One problem with the humidity and weather there was that our clothes took a long time to dry during the rainy season. As a consequence, we sometimes had to double up on clothing (when in Rome!) to make do until everything was dry enough to take home.

Food Preparation: Again, depending on where missionaries live, they will prepare their own food, pay for prepared meals from a pension or individuals, get some meals through member sign-ups to feed the missionaries, or a combination of all of the above.

A big emphasis is made by nearly every mission president (especially by his wife) on proper food preparation. Missionaries receive handouts at the MTC and again in the mission field on how to properly prepare food and water for consumption as well as what to eat and what not to eat to ensure proper nutrition and health. This is a big issue for missionaries because every day spent sick at home is a day lost in the Lord's work.

But, the number of missionaries who _never_ get sick, even when they follow food preparation guidelines to the letter, is very small if not zero. Eating food in any foreign country will give you some kind of gastro-intestinal discomfort or another due to the fact that bacteria in the food (even the friendly bacteria) is different from what one is used to in one's home country. We call this "traveler's stomach". In the mission lingo, for the longest time, it's been called "Bu" (pronounced BOO, probably for the way it sneaks up on you in the middle of discussions with investigators).

Even preparing food to exact mission specifications doesn't shield missionaries from the generous hospitality of members and investigators. The Guatemalan people are often very poor and are struggling or unable to provide food for their own families, but when missionaries come knocking their generous spirits kick into gear and they will prepare something for them to eat or drink.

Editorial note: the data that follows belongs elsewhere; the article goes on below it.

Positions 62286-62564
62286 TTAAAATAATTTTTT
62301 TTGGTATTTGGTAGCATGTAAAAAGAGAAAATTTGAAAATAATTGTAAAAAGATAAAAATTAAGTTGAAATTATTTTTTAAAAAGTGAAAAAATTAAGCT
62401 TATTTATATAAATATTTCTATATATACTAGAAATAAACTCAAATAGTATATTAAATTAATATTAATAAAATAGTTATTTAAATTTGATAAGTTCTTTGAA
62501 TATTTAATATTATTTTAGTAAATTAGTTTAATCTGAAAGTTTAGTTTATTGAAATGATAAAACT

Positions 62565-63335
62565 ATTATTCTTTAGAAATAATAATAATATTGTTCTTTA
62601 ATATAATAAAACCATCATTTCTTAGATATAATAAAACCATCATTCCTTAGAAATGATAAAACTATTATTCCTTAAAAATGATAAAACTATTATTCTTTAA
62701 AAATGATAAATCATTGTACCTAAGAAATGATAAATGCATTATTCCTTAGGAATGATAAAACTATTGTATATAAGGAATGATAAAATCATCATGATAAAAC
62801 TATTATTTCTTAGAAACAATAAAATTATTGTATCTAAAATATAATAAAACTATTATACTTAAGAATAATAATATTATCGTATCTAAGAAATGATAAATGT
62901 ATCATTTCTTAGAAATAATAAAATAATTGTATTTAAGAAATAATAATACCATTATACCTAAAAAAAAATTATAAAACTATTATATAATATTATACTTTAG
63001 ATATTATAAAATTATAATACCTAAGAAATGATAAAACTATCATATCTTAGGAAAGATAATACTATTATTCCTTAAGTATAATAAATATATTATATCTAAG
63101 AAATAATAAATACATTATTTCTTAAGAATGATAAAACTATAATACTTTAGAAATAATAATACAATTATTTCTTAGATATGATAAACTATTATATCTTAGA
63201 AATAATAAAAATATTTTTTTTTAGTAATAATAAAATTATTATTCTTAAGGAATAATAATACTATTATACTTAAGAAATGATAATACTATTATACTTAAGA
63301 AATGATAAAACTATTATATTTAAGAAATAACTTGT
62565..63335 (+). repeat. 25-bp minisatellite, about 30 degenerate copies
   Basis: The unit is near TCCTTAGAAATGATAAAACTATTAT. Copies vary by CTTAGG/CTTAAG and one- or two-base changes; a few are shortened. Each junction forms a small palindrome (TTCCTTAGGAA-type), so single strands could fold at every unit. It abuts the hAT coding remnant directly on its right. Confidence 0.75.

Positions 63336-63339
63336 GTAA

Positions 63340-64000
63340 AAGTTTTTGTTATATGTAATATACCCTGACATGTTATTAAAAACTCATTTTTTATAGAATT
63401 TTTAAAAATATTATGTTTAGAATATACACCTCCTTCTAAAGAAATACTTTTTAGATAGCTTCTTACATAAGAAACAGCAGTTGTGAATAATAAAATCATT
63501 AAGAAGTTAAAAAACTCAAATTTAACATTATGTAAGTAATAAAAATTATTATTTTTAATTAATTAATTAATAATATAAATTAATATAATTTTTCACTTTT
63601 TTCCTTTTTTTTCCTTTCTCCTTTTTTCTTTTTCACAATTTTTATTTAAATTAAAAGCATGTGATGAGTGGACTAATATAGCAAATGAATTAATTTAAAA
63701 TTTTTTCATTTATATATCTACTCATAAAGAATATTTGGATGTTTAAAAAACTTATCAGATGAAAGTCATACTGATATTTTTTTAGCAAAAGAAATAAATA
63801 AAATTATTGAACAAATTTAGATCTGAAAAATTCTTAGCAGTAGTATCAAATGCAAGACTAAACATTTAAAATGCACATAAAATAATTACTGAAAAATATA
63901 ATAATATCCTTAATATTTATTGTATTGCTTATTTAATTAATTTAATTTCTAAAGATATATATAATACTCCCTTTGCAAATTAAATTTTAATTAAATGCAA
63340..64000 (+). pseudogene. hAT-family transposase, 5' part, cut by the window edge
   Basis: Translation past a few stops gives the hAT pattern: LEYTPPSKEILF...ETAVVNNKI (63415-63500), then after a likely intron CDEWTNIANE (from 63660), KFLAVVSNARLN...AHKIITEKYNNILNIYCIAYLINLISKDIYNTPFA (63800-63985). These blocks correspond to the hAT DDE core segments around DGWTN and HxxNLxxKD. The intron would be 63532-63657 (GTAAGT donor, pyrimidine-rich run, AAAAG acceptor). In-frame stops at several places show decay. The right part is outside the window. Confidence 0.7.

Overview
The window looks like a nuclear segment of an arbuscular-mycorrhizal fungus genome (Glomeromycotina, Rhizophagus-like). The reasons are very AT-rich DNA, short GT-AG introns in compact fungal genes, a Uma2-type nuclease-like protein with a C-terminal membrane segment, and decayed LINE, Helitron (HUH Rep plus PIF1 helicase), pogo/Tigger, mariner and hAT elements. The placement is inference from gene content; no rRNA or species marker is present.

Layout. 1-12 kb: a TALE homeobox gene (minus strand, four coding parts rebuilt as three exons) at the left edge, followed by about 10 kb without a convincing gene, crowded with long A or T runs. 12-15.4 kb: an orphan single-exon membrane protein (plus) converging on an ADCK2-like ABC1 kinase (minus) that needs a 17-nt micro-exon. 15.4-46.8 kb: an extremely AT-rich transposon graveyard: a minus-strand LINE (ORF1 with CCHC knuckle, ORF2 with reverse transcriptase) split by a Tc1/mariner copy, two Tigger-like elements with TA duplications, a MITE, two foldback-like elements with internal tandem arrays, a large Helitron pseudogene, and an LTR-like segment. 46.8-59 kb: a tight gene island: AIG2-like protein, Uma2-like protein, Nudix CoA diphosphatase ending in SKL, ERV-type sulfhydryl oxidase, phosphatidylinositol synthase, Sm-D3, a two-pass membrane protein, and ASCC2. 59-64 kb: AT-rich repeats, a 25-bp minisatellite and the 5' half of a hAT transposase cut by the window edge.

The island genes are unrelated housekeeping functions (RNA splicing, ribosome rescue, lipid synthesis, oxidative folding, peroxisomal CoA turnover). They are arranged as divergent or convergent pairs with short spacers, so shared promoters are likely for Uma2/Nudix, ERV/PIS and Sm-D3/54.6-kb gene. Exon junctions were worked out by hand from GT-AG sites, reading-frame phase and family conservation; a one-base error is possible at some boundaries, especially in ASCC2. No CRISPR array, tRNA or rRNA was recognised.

While this generosity is very much appreciated by missionaries, the problem arises that many times the food and water has NOT been prepared to mission specifications. In those cases, it's not totally out of line to ask if the water in a prepared drink has been boiled for 3 minutes prior to serving. I would be careful about the manner of asking if the food has been cooked right, though. Guatemalans are humble, but they also know when someone is suspicious of the quality of their hospitality, though they usually won't show it outwardly.

The "prepared drinks" I referred to are usually a corn mush drink called "atol" (ah-TOHL) or a grain-based, Postum-like coffee called "cafe de trigo" or, more simply, "cafe". The atol is usually okay once you get used to the texture (kind of like drinking watered-down creamed corn mixed with sugar if you want to try to get used to it before you go there). The cafe de trigo is also very good if prepared with the right ingredients. Speaking of ingredients, missionaries should always ask whether the "cafe" being offered is "de los cafetales" (real coffee from the coffee fields) or if it is "de trigo" (grain-based) before drinking up. The same goes with various teas that are served. Some are the kind Mormons can drink, and some are not.

In general, missionaries will tend to lose weight (from 5 to as much as 20 pounds or more). This is due, in part, to the lesser variety of foods (and nutrition) in the daily diet of the country and, in part, to the fact that missionaries walk everywhere they go. Assistents to the President, of course, tend to gain weight since they eat more nutrient-rich meals at the mission home and tend to drive a lot more.

Depending on your current weight and health status, losing weight in the mission can be a great benefit of serving the Lord!

Q - What type of rain jacket should I take? I already have a superb rain jacket that is earth red and grey and I was wondering if that would be acceptable.

A - Choose a jacket that would keep you warm and dry during a typical fall season in the United States. In other words, it should be waterproof and have a warm but thin lining, preferrably with a hood. It should also be a conservative color (black or navy blue) and without loud designs or logos in order to keep from distracting from the missionary image. For color information, see the next question.